Belarus President Alexander Lukashenka’s visit to the Kremlin, scheduled for Friday, November 10, “will obviously be a rather difficult meeting,” according to Russia’s Ambassador in Minsk, Alexander Surikov, at a stage-setting news conference. Russia will not offer low-priced energy to Belarus, he warned, because “Russia and Belarus are two different states today….When we become a Union State, all these issues would be resolved. But we are not going to pay [energy subsidies] only for promises to join a Union State. Sorry.” Meanwhile, the “creation of the Union State requires settling a host of issues” that will complicate Lukashenka’s visit with Russian President Vladimir Putin, the ambassador announced (Interfax, Charter-97 website, November 3).
As long as the formation of the Union State is not advancing in practice, Russia — according to Surikov at his briefing — wants Belarus to take the following economic steps:
1) Hand over 50% of the national gas transport system, Beltransgas, to Gazprom, based on an expected valuation of $3.5 billion, of which Gazprom will [nominally] pay the half to Belarus. In that case, that sum would be deducted from Belarus’ gas bill to Gazprom. The Russian side would, in that case, charge $140 per 1,000 cubic meters of gas to Belarus. These proposals seem designed to look like a softening of Moscow’s position. The cited valuation of Beltransgas (forthcoming from the Gazprom-friendly ABN AmRo Bank) is higher than Minsk had thus far been led to expect; and the $140 price, lower than the $200 with which Gazprom had threatened Belarus. In Moscow on November 7, Gazprom deputy chairman Alexander Medvedev indirectly confirmed, “We are ready to accept assets from Belarus at the market price as payment for gas supplies” (Itar-Tass, November 7).
2) Turn over to Russia 85% of Belarus’ tax revenue from the export of oil products made by Belarus refineries from Russian crude oil. Alternatively, turn over to Russia a corresponding share of oil products from Belarus refineries. If Minsk does not comply, Moscow will cut annual deliveries of crude oil to Belarus from the 19.75 million tons scheduled for in 2006 to only 8 million tons in 2007. The latter volume would cover Belarus’ internal requirements for refined products, but would at one stroke terminate the country’s lucrative exports of refined products from Russian crude. Pending Minsk’s response, Russia’s Industry and Energy Ministry will suspend any decision on the schedule of oil supplies to Belarus in 2007.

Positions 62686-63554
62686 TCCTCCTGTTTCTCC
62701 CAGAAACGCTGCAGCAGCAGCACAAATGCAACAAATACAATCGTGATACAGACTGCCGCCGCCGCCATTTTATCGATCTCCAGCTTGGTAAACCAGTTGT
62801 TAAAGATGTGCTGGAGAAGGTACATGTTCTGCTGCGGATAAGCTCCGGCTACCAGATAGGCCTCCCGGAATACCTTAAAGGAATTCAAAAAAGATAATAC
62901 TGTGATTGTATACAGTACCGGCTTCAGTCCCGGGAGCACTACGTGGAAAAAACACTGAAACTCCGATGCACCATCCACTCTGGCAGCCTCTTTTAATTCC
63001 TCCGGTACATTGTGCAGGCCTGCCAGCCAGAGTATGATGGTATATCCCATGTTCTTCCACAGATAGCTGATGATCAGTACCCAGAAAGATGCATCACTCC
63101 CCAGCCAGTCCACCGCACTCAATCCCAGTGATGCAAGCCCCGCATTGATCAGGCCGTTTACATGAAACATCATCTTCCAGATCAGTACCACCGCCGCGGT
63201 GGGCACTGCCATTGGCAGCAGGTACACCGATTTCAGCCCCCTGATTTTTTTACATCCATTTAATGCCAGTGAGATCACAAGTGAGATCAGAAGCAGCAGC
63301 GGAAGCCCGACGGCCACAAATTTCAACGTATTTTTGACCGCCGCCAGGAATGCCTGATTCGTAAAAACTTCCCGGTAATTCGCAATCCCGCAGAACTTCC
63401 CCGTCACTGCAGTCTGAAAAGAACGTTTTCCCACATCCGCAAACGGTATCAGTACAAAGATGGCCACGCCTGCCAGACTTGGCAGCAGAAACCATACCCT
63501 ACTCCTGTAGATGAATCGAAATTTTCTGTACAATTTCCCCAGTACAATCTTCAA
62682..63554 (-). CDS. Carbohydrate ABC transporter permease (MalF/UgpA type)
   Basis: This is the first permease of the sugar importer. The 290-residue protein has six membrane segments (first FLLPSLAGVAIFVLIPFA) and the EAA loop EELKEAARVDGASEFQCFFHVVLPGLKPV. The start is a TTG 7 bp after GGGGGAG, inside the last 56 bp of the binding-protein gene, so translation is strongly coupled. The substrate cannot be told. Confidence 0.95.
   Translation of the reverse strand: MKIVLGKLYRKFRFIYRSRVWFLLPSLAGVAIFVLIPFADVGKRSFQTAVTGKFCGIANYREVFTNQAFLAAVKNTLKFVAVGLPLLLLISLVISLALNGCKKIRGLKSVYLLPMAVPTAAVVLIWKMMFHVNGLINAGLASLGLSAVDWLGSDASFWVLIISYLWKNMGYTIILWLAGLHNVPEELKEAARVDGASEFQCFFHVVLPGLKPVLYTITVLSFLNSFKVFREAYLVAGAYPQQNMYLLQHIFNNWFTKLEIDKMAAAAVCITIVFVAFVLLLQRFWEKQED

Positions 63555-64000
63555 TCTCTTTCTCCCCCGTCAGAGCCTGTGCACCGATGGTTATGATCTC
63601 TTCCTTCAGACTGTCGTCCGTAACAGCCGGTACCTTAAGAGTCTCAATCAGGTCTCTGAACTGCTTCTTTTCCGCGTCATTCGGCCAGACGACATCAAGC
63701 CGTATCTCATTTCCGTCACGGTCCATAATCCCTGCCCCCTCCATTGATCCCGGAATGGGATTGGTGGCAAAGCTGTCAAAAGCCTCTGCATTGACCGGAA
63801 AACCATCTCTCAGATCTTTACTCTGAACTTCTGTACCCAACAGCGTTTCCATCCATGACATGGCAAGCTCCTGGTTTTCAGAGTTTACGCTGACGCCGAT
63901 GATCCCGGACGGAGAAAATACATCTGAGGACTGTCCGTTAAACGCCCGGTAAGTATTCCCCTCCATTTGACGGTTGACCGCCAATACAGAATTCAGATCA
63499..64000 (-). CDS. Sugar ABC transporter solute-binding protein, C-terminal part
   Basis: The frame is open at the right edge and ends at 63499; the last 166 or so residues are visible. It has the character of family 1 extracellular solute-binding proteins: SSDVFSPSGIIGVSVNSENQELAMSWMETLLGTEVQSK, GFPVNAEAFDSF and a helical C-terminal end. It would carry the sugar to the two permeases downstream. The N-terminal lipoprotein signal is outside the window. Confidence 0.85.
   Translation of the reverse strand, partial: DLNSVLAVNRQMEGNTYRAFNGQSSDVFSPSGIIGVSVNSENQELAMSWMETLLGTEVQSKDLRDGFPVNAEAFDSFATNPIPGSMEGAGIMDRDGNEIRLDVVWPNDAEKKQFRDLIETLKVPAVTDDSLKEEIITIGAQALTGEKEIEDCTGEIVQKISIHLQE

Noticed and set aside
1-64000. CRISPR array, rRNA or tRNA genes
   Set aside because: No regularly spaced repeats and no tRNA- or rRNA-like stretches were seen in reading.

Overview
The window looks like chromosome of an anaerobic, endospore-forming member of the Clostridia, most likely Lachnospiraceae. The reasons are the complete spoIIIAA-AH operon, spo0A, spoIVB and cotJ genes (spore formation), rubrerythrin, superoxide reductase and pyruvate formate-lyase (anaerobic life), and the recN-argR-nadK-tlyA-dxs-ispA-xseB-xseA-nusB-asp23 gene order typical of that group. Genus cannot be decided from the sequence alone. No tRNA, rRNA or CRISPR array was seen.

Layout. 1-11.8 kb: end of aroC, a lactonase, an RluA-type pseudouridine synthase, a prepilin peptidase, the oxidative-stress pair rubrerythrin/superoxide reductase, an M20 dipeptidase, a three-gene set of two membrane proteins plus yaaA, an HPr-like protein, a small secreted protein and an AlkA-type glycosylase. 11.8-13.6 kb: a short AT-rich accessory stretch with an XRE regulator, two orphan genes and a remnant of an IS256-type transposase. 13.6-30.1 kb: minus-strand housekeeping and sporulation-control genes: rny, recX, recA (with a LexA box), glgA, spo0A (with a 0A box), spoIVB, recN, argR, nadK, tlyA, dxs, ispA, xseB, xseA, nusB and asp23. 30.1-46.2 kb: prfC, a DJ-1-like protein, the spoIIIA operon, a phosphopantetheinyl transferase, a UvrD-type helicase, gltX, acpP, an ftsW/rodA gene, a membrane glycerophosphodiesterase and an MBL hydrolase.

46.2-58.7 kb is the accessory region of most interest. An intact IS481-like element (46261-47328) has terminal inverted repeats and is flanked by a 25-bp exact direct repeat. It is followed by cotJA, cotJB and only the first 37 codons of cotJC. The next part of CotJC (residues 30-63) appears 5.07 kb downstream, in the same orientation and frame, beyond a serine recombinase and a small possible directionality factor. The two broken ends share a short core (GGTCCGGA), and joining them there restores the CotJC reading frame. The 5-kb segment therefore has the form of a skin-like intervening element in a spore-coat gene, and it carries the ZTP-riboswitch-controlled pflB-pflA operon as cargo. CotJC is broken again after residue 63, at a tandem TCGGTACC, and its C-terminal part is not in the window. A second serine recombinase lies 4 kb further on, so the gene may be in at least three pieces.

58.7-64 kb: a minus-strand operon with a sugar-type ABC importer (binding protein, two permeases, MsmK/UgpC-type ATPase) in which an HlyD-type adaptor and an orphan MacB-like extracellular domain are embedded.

3) Accept the cessation of Russian deliveries of electricity due to anticipated shortages in Russia itself. Under a long-term agreement of intent in the framework of the nominal Union State, Russia is to deliver at least 4.5 billion kilowatt/hour to Belarus annually, which is approximately equal to the country’s import requirement. Russia is actually delivering only 2.5 billion kwh in 2006, and Belarus has requested 3.3 billion kwh for 2007, thus still below Russia’s commitment (Ukraine meanwhile fills that gap in Belarus). Apparently, advancing the formation of the Union State might not help maintain Russian electricity supplies to Belarus.
These warnings represent a continuation and even escalation of recent Russian pressures on Belarus to yield sovereignty under the threat of being forced to yield property to Russia. Official Minsk seems prepared to resist. After Mikalay Charhinets (see EDM, November 3), another Lukashenka confidant, Syarhey Kastsyan, head, like Charhinets, of a parliamentary commission on foreign policy, has expressed outrage and defiance: “All this is meant to force Belarus to join the Russian Federation with the status of a Russian guberniya through threats of economic suffocation…. We must look for opportunities to become independent of the whims of the neighboring country.” In a similar vein, Lukashenka’s political ally, the nominally pro-Moscow Syarhey Haidukevich, observes, “They told us specifically what they want from us. They want our economy” (Interfax; November 3).
The usual, anonymous “government official” who steps forward in such situations also observes, “This very much resembles an open blackmail using energy for the purpose of annexing Belarus. In Russia they reckon to substantially slow down the economic growth in Belarus and push the republic to enter into the Russian Federation….In practice, these are proposals to become a part of Russia. Unfortunately, Russia historically does not accept Belarus as a sovereign partner.” This official is prepared to retaliate by questioning the legality of Russian ownership of oil product pipelines in Belarus (Interfax, November 3).
For now, Lukashenka is seeking alternative sources of energy supplies in talks with Azerbaijan, Ukraine, and most recently in Iran on November 5-7, ahead of his Kremlin visit.
(Interfax. November 3; Kommersant, November 7; see EDM, November 2)